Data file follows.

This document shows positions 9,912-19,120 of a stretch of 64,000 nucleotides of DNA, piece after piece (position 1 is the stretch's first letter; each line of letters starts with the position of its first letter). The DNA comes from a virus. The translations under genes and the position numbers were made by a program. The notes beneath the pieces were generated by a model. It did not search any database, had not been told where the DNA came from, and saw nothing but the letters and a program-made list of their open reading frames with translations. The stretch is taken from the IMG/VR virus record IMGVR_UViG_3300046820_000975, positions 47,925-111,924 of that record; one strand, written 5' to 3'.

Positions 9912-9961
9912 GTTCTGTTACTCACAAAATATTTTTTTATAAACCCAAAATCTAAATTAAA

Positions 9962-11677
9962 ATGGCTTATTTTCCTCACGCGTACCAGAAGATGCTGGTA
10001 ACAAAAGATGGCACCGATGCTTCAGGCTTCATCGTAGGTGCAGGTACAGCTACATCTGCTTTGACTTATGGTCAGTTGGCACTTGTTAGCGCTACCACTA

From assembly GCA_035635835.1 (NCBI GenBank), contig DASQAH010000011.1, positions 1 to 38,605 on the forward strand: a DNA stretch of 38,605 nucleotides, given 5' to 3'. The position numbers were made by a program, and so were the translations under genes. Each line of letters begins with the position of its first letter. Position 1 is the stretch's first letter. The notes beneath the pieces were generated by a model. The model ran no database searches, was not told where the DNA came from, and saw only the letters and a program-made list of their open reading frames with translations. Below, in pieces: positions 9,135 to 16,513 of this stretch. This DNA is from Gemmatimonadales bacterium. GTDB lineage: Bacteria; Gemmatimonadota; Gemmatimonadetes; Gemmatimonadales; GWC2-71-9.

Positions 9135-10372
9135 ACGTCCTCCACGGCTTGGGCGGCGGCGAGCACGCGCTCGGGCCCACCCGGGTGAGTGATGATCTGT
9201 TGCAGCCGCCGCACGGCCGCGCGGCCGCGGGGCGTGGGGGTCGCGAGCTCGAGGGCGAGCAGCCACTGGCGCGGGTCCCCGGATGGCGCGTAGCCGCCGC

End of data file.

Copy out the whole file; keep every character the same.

This document shows positions 9,912-19,120 of a stretch of 64,000 nucleotides of DNA, piece after piece (position 1 is the stretch's first letter; each line of letters starts with the position of its first letter). The DNA comes from a virus. The translations under genes and the position numbers were made by a program. The notes beneath the pieces were generated by a model. It did not search any database, had not been told where the DNA came from, and saw nothing but the letters and a program-made list of their open reading frames with translations. The stretch is taken from the IMG/VR virus record IMGVR_UViG_3300046820_000975, positions 47,925-111,924 of that record; one strand, written 5' to 3'.

Positions 9912-9961
9912 GTTCTGTTACTCACAAAATATTTTTTTATAAACCCAAAATCTAAATTAAA

Positions 9962-11677
9962 ATGGCTTATTTTCCTCACGCGTACCAGAAGATGCTGGTA
10001 ACAAAAGATGGCACCGATGCTTCAGGCTTCATCGTAGGTGCAGGTACAGCTACATCTGCTTTGACTTATGGTCAGTTGGCACTTGTTAGCGCTACCACTA

From assembly GCA_035635835.1 (NCBI GenBank), contig DASQAH010000011.1, positions 1 to 38,605 on the forward strand: a DNA stretch of 38,605 nucleotides, given 5' to 3'. The position numbers were made by a program, and so were the translations under genes. Each line of letters begins with the position of its first letter. Position 1 is the stretch's first letter. The notes beneath the pieces were generated by a model. The model ran no database searches, was not told where the DNA came from, and saw only the letters and a program-made list of their open reading frames with translations. Below, in pieces: positions 9,135 to 16,513 of this stretch. This DNA is from Gemmatimonadales bacterium. GTDB lineage: Bacteria; Gemmatimonadota; Gemmatimonadetes; Gemmatimonadales; GWC2-71-9.

Positions 9135-10372
9135 ACGTCCTCCACGGCTTGGGCGGCGGCGAGCACGCGCTCGGGCCCACCCGGGTGAGTGATGATCTGT
9201 TGCAGCCGCCGCACGGCCGCGCGGCCGCGGGGCGTGGGGGTCGCGAGCTCGAGGGCGAGCAGCCACTGGCGCGGGTCCCCGGATGGCGCGTAGCCGCCGC